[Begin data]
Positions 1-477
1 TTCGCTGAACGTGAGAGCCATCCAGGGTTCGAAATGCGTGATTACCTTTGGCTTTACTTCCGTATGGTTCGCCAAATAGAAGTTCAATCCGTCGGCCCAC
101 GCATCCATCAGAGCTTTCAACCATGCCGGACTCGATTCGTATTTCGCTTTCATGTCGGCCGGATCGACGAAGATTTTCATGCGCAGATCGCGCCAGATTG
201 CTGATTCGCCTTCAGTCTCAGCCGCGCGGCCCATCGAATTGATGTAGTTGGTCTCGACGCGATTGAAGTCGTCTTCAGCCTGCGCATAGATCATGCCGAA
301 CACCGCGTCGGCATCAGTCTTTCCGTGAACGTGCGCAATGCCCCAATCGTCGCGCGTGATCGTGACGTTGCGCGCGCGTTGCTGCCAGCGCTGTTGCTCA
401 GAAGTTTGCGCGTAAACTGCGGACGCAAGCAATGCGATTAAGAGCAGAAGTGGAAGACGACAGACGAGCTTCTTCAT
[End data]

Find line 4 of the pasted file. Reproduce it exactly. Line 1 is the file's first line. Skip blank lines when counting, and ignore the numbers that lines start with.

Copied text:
201 CTGATTCGCCTTCAGTCTCAGCCGCGCGGCCCATCGAATTGATGTAGTTGGTCTCGACGCGATTGAAGTCGTCTTCAGCCTGCGCATAGATCATGCCGAA